What You'll Find Here
- Residence hall rooms
- Eastside Community Center
- Fitness center
Currier Residence Hall, the University of Iowa’s oldest extant residence hall, was built to address the shortage of housing for female students. It was named after Amos Noyes Currier and his wife, Celia Moore Currier, both fixtures in the Classics Department where Amos held a professorship and Celia was a Latin instructor. During his time at the University, Amos Currier held an array of positions. As a volunteer librarian, he organized the University’s first card catalog; he also served as the first president of the Iowa chapter of Phi Beta Kappa, was dean of the Collegiate Department (now College of Liberal Arts and Sciences), and served as interim president (1898–1899) between Charles Schaeffer and George MacLean. Currier Hall, home to 168 women in 1914, is today a coeducational residence with renovations that address current student life needs.
This Georgian Revival dormitory is composed of simple brick work and contrasting limestone detailing. Quoins at its corners and insets above the first- and third-story windows add distinction, as do the brackets under the cornice. Currier was enlarged in 1940, which extended the Clinton Street wing to the north. While the original Parisian-style glass fan-canopy above Currier’s main door has been removed, the flanking Doric pilasters and the rooftop balustrade marking the entrance façade remain in place. Behind the balustrade and running along the roofline, pedimented dormers open from students’ rooms. Currier was enlarged several times before it achieved its current U-shaped configuration. The aura of tradition pervades Currier; legend has it that the building is haunted by the ghosts of three residents from the 1930s, adding further luster to this classic residence hall’s venerable character.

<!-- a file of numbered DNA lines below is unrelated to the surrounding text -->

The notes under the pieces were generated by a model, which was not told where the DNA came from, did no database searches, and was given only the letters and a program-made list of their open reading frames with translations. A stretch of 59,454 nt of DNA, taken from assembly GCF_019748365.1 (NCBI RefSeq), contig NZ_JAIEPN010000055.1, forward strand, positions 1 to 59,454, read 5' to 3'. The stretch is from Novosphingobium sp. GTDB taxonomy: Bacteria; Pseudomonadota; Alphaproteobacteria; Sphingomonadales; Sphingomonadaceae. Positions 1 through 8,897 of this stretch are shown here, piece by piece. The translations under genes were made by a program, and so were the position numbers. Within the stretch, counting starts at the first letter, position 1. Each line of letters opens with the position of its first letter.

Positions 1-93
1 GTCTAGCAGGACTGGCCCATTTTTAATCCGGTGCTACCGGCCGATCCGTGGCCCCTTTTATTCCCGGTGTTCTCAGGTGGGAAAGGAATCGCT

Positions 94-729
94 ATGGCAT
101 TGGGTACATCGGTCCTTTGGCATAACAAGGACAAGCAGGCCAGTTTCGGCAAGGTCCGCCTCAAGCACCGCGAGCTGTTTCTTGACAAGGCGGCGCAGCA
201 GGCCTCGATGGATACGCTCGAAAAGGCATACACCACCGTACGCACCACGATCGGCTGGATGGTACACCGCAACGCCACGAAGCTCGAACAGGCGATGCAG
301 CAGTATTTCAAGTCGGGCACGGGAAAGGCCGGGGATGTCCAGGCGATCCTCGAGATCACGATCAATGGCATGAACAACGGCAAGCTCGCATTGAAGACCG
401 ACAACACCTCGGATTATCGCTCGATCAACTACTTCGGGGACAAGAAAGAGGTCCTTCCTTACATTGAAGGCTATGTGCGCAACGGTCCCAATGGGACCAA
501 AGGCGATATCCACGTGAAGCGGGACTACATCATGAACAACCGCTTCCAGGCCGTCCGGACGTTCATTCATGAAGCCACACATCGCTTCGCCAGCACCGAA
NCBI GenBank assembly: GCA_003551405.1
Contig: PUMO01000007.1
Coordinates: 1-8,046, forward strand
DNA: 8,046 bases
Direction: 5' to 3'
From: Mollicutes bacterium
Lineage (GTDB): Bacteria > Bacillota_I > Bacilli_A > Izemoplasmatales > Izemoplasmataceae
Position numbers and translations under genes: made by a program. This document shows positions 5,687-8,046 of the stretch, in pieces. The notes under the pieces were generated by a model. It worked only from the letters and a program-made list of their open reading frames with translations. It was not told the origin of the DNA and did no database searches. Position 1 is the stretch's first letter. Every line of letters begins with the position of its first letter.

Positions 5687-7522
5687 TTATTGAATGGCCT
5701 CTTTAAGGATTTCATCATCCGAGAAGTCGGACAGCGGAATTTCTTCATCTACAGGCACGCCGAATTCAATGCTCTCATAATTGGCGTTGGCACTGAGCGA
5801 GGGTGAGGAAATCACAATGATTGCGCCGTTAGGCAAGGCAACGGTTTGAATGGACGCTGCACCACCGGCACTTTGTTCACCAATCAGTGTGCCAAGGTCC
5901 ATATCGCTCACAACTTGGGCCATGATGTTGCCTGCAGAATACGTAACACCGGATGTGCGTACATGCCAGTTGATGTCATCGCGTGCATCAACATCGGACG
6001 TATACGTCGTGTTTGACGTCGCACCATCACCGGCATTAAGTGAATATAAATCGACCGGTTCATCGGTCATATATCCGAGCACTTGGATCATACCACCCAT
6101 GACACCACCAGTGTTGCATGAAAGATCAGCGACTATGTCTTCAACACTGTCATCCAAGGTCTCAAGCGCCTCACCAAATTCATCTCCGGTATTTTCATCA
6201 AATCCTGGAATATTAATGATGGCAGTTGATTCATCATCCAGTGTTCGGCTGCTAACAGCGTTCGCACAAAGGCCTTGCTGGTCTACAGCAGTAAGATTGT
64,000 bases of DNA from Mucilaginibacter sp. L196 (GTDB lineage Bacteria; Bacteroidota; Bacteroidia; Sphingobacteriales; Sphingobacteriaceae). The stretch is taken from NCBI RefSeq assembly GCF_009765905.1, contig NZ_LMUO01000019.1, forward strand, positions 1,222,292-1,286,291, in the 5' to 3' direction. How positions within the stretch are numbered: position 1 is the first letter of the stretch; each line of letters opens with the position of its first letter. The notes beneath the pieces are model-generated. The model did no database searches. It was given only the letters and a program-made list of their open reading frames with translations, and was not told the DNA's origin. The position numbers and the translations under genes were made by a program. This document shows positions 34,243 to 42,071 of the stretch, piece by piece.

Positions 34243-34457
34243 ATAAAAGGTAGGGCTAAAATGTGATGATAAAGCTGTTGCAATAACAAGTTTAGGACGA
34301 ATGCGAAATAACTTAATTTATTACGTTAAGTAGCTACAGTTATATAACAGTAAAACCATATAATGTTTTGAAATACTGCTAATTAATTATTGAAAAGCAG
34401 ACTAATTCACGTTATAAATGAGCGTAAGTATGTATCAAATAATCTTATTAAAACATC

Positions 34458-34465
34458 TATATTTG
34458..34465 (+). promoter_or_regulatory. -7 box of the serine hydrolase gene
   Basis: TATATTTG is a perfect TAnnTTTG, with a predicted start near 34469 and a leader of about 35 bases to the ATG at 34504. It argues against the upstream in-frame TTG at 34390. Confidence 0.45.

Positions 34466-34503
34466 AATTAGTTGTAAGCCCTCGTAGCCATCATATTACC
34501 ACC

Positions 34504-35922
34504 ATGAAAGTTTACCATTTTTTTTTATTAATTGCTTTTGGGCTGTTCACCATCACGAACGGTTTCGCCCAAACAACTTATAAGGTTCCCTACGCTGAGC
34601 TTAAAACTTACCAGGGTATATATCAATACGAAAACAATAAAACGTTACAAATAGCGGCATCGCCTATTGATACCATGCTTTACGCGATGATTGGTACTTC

The building is accessible to persons with disabilities. This residence hall is located on Clinton Street north of Burge Hall. It is connected to Stanley Hall to the west via the main floor hallway. Neither of these buildings have been modified to serve as living facilities for students with disabilities. This document will address only the public areas of the building.